The wind blew unsteadily up the valley. Not wind, really, more… at home you would call it a breeze. Here, in a place that felt like the geographic center of Afghanistan (and almost was), a word like breeze, with its pleasant freight of spring days and sailboat play, felt out of place. And somehow breeze was a day word, not right for a moonless night. So what’s the right word?
Absence of the right word left an abscess in the mind, an irritating hole in the sentence that none of the test words that came to mind seemed to patch properly.
There was a rustle in the night, a deer in the leaves, another soul in the sheets; but there were no leaves here, where shortsighted, needy humanity had denuded the landscape of every inflammable root and branch in winters forgotten by every living thing. There were no deer, although the King’s hunting and fishing preserve at Ajar was nearby, nothing but a sole, elderly, dog-loyal caretaker had made even a futile effort to preserve it. There were no sheets, for it was time to be on watch, and no one was looking out for the souls of the whole task force but one man and the ANA kandak’s two dogs, one in their main camp, and one in the observation post on the stony summit to the east. To be sure, the Afghans were supposed to post a watch as well, but judicious night-vision use had told all of us all we needed to know about that: it was a responsibility honored more in the breach. The outpost’s vicious, abused mastiff was what they counted on to wake them, whether the approaching threat was the ancient enemy, angular Pathans with ready grins and robust knives with t-reinforced spines, or US SF who would chide them for the lack of security.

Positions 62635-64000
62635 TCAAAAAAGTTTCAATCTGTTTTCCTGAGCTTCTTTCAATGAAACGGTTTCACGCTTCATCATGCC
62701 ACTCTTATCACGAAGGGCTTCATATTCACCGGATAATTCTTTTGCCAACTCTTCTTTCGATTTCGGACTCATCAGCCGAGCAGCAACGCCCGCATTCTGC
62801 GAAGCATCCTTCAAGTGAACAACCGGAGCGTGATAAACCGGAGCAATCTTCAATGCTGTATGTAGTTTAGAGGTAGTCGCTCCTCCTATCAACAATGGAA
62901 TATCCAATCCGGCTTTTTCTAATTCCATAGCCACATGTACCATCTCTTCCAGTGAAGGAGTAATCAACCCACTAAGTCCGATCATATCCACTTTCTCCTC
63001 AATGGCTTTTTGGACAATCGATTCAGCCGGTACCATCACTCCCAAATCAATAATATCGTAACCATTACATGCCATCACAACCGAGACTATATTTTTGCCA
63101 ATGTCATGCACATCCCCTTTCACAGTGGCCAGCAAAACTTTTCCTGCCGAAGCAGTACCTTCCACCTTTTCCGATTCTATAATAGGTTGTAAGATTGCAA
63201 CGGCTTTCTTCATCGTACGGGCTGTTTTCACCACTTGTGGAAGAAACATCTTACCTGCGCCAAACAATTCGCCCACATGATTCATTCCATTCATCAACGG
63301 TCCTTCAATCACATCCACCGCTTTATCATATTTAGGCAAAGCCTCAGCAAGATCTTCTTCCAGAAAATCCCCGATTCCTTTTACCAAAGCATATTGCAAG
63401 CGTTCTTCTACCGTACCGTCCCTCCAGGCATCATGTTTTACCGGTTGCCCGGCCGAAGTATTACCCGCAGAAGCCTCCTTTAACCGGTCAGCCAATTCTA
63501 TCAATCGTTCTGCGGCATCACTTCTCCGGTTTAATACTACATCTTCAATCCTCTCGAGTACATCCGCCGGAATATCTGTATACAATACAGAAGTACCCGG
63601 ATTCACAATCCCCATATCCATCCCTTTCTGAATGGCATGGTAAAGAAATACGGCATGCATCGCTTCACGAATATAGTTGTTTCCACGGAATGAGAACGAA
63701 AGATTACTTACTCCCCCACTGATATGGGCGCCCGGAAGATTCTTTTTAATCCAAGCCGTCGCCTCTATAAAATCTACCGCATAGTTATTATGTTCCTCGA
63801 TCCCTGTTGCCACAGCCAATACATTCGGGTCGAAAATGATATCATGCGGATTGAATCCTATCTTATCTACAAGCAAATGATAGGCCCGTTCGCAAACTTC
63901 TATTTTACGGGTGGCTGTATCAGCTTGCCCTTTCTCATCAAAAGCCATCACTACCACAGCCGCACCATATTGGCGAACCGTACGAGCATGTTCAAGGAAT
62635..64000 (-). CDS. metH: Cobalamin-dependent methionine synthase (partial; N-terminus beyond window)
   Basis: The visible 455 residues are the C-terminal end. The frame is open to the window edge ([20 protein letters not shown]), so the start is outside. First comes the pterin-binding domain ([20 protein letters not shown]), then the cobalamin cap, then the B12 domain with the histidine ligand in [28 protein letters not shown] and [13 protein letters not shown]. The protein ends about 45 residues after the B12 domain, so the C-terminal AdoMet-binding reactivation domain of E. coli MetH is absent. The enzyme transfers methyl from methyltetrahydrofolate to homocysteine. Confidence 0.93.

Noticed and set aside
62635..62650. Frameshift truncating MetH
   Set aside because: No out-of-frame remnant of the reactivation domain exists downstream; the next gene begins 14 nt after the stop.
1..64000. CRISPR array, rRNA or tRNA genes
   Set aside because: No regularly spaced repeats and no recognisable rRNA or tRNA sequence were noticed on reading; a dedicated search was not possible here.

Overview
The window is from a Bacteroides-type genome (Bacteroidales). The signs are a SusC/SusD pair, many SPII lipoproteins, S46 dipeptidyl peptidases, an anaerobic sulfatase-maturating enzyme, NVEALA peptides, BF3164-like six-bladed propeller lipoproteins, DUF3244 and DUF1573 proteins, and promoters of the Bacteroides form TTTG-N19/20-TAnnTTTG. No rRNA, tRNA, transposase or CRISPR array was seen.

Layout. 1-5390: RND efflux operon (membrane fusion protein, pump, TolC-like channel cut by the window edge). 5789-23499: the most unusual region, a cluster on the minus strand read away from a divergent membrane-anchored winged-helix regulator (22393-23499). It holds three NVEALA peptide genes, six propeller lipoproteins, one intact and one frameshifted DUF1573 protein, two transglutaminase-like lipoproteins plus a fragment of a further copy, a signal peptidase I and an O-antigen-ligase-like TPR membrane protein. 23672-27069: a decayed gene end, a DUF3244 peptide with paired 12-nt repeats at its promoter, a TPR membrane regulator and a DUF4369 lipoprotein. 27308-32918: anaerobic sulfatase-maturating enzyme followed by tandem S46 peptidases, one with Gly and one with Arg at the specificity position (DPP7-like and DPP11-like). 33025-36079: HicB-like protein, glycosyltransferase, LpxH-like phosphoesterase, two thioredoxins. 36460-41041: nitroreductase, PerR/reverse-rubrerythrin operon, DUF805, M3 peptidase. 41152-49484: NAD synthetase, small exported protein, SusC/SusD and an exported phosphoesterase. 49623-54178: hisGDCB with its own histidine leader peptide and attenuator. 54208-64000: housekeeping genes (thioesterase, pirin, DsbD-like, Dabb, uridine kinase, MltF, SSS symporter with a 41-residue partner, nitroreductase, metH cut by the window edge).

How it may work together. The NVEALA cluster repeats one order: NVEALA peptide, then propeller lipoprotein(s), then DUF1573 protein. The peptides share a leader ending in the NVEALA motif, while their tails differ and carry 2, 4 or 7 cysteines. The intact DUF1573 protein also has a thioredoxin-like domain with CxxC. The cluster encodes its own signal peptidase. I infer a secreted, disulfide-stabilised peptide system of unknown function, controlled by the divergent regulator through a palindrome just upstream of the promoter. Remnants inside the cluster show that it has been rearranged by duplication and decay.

It was hard to generate enthusiasm for the grunt work of security in a race that accepts having one’s throat slit by night as just one of the breaks — “if allah wills it,” with a shrug. So security was a responsibility that devolved, de facto, on the Americans, one ODB and one to three ODAs from different Groups, states, and cultures.
The diversity of the Americans melted to insignificance against the foreignness of the natives. They were the dies that forged us as a unit.
They weren’t bad, and some of them were outstanding fellows, those Afghans. But the most westernized and cosmopolitan of them was very different from us. We loved them, but as with the Montagnards, just when you thought they understood them something happened that made you realize you would never understand them.
Even if you died for them.
And something was moving. It was rustling. It made no sense.
Time for a 360º scan with the NVGs. As high priority as we were, we still had either-or night vision googles or weaponsights. Most of us passed up the PVS-14 for PVS-7 goggles, not the absoute state of the art, but for a B-Team averaging well over 20 years’ service, who all remembered when you had one miserable PVS-5 per team and were glad to get it, we were rolling in clover, night-vision-wise.
So what was making that noise? It was closer. Is there some cover that a lean, turbaned warrior could be slinking his way through? Was there — –
“My face! Get it off my face! My –“ and the scream ended in a strangled gurgle.
An alien on the face? OK, this is a dream, aliens are not real, you’re not in Afghanistan, you’re awake now. Hell of a way to wake up and what is still attacking your face?
Ah. Good morning, Small Dog. Thought your human had slept in long enough, did you?
You would think the critter would know by now that tongue-in-nostrils is not the way said human likes to transition from REM sleep to fully awake. You’d think.